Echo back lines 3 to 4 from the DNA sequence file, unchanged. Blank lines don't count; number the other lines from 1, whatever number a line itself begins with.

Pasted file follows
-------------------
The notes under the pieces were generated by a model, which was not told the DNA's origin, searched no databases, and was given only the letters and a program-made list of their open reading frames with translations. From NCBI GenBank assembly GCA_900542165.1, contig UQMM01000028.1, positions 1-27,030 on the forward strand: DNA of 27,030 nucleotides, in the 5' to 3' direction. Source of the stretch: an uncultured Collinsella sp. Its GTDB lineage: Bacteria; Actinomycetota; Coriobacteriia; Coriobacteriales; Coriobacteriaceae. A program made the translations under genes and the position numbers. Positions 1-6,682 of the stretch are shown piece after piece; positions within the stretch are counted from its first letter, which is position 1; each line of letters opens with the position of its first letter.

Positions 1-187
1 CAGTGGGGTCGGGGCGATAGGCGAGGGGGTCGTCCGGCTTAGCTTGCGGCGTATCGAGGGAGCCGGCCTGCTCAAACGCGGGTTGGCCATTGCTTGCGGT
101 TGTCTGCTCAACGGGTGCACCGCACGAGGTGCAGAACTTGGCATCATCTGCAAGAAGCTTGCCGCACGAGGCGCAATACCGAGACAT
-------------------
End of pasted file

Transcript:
1 CAGTGGGGTCGGGGCGATAGGCGAGGGGGTCGTCCGGCTTAGCTTGCGGCGTATCGAGGGAGCCGGCCTGCTCAAACGCGGGTTGGCCATTGCTTGCGGT
101 TGTCTGCTCAACGGGTGCACCGCACGAGGTGCAGAACTTGGCATCATCTGCAAGAAGCTTGCCGCACGAGGCGCAATACCGAGACAT